Leaders of world’s 20 biggest economies say they would ensure a fair distribution of Covid-19 vaccines, drugs, and tests around the world so that poorer countries were not left out, according to a final summit communique.
G20 leaders have pledged to “spare no effort” in ensuring a fair distribution of coronavirus vaccines worldwide and reaffirm support for debt-laden poor countries, according to a communique.
After a virtual summit hosted by Saudi Arabia, they said in a closing statement on Sunday: “We have mobilised resources to address the immediate financing needs in global health to support the research, development, manufacturing, and distribution of safe and effective Covid-19 diagnostics, therapeutics and vaccines.”
They said they supported a global project for vaccines, tests and therapeutics – called Access to Covid-19 Tools (ACT)Accelerator – and its COVAX facility to distribute vaccines.
The leaders said that a multilateral trading system is now as important as ever due to the coronavirus crisis, as they pledged to keep markets open and achieve fair and stable trade and investment environment.
The G20 also called on the International Monetary Fund (IMF) to continue exploring additional tools that could help its members as the crisis evolves.
Two summits in year proposed
In a high-stakes webinar, leaders of the Group of 20 major powers have held a weekend of “digital diplomacy” to coordinate a response to the rampant pandemic and the worst economic recession in decades.
The unusual format, in place of a real-life meeting that coronavirus restrictions made impossible, has produced some awkward interactions and deprived the host nation Saudi Arabia of an opportunity to showcase itself on the international stage.
G20 leaders, in the communique, committed to addressing “financing needs” of Covid-19 vaccine rollout, and also reaffirmed necessary WTO reforms.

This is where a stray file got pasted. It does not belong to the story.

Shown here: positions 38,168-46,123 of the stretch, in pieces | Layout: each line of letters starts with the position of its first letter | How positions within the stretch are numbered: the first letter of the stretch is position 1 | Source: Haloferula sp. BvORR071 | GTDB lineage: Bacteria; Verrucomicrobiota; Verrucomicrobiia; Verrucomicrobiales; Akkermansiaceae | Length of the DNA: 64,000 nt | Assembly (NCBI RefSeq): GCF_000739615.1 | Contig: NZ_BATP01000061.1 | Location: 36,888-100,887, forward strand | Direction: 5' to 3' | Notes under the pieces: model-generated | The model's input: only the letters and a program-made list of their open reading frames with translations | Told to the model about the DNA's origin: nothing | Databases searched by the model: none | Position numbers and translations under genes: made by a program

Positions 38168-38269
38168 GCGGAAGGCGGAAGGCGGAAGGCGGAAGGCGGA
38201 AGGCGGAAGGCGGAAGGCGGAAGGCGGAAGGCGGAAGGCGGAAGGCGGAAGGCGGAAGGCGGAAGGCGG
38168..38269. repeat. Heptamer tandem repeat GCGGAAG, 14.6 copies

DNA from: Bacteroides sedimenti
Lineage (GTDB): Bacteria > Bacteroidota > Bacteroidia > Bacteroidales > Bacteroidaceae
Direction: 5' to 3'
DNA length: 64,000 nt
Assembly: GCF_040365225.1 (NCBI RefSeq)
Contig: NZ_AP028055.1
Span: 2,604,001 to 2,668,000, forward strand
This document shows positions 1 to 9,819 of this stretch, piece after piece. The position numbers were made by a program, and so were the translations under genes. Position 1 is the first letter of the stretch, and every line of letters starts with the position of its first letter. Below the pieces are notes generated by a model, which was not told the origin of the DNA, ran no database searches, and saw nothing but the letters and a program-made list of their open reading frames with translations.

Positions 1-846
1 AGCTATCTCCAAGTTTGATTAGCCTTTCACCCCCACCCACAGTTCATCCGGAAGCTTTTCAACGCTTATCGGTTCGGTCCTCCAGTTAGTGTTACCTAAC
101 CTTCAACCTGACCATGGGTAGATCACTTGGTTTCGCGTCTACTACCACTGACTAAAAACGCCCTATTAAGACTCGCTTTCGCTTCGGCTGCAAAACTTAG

The leaders promised to “support IMF’s aid to help address challenges of developing states, and also endorsed circular carbon economy platform.”
Meanwhile, during the summit, Saudi Crown Prince Mohammed bin Salman proposed holding two summits annually, first to be virtual mid-year and second in-person at year-end.
IMF for debt relief beyond world’s poorest countries
The head of the International Monetary Fund on Sunday called for prompt and effective implementation of a new G20 framework set up to help the world’s poorest countries reach permanent debt relief, but said other countries needed help as well.
“It is critical to operationalise this framework promptly and effectively,” IMF Managing Director Kristalina Georgieva said in a statement after addressing the leaders of the Group of20 major economies.
“Going forward, we must also help those countries not covered by the framework to address debt vulnerabilities so that their economies can become more resilient.”
The debt treatment framework endorsed by G20 leaders on Sunday applies to 73 countries that are eligible for a temporary freeze in official bilateral debt payments.
US President Donald Trump made a brief appearance at the opening session on Saturday before logging off and going golfing, while other leaders braved technical quirks and the lack of opportunity for spontaneous interactions.
The two-day online gathering came as international efforts intensify for a large-scale rollout of coronavirus vaccines after a breakthrough in trials, and for G20 nations to plug a $4.5-billion funding shortfall.
“We have mobilised resources to address the immediate financing needs in global health to support the research, development, manufacturing, and distribution of safe and effective Covid-19 diagnostics, therapeutics, and vaccines,” the communique said.